UNIT 21.2 Fluorescence Localization After Photobleaching (FLAP)

  1. Graham A. Dunn1,
  2. Mark R. Holt1,
  3. Daniel Y. H. Soong1,
  4. Colin Gray2,
  5. Daniel Zicha2

Published Online: 1 OCT 2004

DOI: 10.1002/0471143030.cb2102s24

Current Protocols in Cell Biology

Current Protocols in Cell Biology

How to Cite

Dunn, G. A., Holt, M. R., Soong, D. Y. H., Gray, C. and Zicha, D. 2004. Fluorescence Localization After Photobleaching (FLAP). Current Protocols in Cell Biology. 24:21.2:21.2.1–21.2.16.

Author Information

  1. 1

    The Randall Division, King's College London, London, United Kingdom

  2. 2

    Cancer Research UK, London Research Institute, Lincoln's Inn Fields Laboratories, London, United Kingdom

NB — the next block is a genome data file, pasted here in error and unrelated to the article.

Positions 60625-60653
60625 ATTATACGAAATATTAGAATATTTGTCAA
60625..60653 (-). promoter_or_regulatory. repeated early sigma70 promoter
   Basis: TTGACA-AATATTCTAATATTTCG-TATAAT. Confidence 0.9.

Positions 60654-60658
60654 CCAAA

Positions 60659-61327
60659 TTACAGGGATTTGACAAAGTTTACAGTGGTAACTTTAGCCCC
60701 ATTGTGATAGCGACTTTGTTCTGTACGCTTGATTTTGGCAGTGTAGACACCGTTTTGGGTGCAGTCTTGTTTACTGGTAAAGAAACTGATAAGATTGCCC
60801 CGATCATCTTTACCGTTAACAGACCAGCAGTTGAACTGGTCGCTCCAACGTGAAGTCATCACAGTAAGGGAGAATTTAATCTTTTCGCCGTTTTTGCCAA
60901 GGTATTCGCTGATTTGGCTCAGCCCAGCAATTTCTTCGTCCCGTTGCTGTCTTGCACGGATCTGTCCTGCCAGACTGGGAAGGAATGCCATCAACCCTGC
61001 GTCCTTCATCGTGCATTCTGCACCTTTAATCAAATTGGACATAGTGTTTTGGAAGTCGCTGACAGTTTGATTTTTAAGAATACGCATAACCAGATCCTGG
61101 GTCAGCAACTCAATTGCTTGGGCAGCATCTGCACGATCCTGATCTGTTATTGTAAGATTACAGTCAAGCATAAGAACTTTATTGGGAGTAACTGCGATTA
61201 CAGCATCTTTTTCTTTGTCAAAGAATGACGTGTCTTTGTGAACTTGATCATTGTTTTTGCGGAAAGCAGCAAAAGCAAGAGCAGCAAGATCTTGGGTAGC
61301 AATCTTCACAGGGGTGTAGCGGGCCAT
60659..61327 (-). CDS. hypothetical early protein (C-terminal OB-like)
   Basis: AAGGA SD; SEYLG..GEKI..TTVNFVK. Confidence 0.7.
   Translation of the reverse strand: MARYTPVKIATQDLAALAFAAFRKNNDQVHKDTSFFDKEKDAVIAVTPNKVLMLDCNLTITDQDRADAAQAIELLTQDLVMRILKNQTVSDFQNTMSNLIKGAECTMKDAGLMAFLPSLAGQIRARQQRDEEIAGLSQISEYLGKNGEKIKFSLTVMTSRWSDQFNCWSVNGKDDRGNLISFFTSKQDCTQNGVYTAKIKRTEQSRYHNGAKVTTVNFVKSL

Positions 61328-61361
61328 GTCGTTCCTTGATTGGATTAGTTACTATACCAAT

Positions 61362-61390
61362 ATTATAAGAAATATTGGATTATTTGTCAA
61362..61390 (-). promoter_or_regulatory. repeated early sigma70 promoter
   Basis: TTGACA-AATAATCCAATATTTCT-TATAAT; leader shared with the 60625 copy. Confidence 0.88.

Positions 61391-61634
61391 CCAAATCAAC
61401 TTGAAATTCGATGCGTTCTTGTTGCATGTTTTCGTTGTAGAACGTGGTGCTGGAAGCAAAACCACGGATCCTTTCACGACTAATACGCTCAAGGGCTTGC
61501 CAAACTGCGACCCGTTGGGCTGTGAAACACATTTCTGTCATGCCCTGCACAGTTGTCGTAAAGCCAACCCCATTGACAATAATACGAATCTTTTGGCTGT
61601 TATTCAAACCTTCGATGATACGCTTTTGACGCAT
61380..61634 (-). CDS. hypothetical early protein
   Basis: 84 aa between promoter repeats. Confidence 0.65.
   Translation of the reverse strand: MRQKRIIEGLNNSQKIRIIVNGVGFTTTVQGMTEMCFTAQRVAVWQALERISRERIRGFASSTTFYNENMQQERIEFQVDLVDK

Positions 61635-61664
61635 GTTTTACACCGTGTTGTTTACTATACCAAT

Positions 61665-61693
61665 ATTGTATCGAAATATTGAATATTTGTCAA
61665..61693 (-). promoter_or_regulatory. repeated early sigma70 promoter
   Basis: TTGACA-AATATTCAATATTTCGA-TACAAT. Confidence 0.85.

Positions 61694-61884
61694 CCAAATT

Publication History

  1. Published Online: 1 OCT 2004
  2. Published Print: SEP 2004


Fluorescence localization after photobleaching is a new method for localized photolabeling and subsequent tracking of specific molecules within living cells. The molecular species to be located carries two different fluorophores that can be imaged independently but simultaneously by fluorescence microscopy. For the method to work, these two fluorophores should be accurately colocalized throughout the cell so that their images are closely matched. One of the fluorophores (the target fluorophore) is then rapidly photobleached at a chosen location. The unbleached (reference) fluorophore remains colocalized with the target fluorophore; thus, the subsequent fate of the photobleached molecules can be revealed by processing simultaneously acquired digital images of the two fluorophores. Here we demonstrate the simplicity and effectiveness of the FLAP method in revealing both fast and slow molecular dynamics in living cells using a Zeiss LSM 510 laser scanning confocal microscope.


  • Fluorescence microscopy;
  • laser scanning confocal microscopy;
  • FLAP;
  • GFP;
  • photobleaching;
  • actin;
  • cell motility